Cablegram 45  LONDON, 12 February 1944, 9.35 p.m.
Canberra telegram No. 22 of 25th January  regarding Australia-
New Zealand Agreement. 
(1) We have now had the opportunity to examine text of published
agreement in the light of the fuller explanations contained in
your telegram of 25th January. Following are the detailed comments
for which you ask.
(2) We have throughout understood that the Canberra meeting was
primarily designed to further co-operation between Australia and
New Zealand. Full confirmation of this is to be found in
paragraphs 1 to 6. We naturally welcome any steps that may lead to
a strengthening of the ties between members of British
Commonwealth and, we hope, with You, that arrangements now made
between Australia and New Zealand will assist to this result.
(3) Your paragraph 2. Armistices etc. We fully recognise the
importance for the future to both Australia and New Zealand of
European arrangements and welcome the desire of the two Dominions
to cooperate in the machinery for the preservation of peace in the
post-war world. You will, we are sure, recognise that the
representation of individual Governments on the various
organisations that are to be set up to devise the future structure
of Europe is a matter for the decision of the United Nations as a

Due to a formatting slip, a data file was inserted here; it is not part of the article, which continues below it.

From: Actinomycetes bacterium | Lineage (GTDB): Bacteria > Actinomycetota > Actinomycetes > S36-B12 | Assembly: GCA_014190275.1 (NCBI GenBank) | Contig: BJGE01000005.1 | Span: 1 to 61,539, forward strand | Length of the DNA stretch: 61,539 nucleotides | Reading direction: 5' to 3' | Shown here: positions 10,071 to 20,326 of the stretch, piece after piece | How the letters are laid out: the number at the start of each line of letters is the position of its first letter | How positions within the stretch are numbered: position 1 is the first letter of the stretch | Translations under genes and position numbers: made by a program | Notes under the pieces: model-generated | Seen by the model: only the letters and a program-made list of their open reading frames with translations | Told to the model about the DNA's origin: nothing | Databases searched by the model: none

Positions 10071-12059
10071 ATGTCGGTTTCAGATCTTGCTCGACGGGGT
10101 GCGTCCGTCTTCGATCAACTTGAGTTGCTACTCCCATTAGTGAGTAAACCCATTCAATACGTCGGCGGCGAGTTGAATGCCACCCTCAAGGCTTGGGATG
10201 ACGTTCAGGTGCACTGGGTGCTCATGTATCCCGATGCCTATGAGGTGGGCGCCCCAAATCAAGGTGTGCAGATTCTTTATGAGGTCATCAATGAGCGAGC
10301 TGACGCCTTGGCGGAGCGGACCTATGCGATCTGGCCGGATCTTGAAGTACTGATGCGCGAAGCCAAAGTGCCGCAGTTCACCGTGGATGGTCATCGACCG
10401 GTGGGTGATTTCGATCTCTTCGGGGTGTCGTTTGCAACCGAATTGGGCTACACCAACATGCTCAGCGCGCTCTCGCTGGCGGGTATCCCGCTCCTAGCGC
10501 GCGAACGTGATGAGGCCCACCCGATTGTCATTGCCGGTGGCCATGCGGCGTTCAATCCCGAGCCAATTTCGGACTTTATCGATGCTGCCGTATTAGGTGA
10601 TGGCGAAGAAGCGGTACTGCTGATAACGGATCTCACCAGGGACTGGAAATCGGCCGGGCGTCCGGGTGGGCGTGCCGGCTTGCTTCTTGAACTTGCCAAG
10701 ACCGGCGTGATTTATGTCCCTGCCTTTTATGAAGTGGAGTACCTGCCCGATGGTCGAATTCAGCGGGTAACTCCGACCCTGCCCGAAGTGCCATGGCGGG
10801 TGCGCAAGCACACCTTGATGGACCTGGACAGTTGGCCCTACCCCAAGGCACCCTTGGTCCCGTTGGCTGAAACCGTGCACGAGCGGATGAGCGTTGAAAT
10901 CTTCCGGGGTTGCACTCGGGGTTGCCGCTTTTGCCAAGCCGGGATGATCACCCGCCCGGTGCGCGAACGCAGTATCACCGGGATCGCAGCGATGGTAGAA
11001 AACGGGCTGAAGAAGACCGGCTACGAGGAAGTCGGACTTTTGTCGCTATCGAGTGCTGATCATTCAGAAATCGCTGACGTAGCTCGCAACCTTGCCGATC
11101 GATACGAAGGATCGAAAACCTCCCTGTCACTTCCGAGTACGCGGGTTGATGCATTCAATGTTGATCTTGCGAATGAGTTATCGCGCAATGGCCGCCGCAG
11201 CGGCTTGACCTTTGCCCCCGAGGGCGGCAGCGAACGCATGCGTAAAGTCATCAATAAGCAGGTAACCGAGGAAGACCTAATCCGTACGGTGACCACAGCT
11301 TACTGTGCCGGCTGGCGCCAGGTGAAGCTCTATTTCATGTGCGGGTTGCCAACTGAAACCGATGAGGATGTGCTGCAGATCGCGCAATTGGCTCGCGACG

whole and that account must necessarily be taken of the special
interests of foreign countries situated in the area of functional
responsibilities and of the paramount necessity of keeping
international bodies small if they are to work efficiently. Those
questions seem, in any case, appropriate for discussion at the
forthcoming meeting of the Dominion Prime Ministers.
(4) As regards Armistice and subsequent arrangements in the
Pacific, we have directed our post hostilities planning committee
to undertake an investigation of the position. In so doing, they
will, as already arranged, keep in touch with the Australian and
New Zealand  Liaison officers in London. We are glad to note
that similar committees are to be set up in Australia and New
Zealand and hope that they will keep in touch with our Liaison
Staff in the two Dominions.
(5) Your paragraph 3, U.N.R.R.A. We are in full agreement with
your wish to have the Far Eastern committee eventually located in
Australia. This is, however, clearly a matter in which the United
States views will carry great weight and we have no information
whether or not they would be likely to agree.
(6) Your paragraph 4. Security and Defence.
(1) Planning of general international organisation.
(2) Proposed regional defence zone in South and South-West
We welcome very warmly your offer to share in defence
responsibilities in the Pacific. Pending the working out of an
international scheme and the allocation of the parts to be played
in it by the various nations concerned, we can assure you that so
far as His Majesty's Government in the United Kingdom are
concerned, we shall be ready to co-operate in any way in respect
of Pacific Islands under our administration in working out plans
and giving them practical application. See also our general
comments in paragraph 12.
(7) Your paragraph 5. Disposal of Wartime Installations. We are in
agreement with the general principle laid down in this paragraph
with the proviso that its application in certain individual
instances might be affected by the terms of the arrangements made
at the time.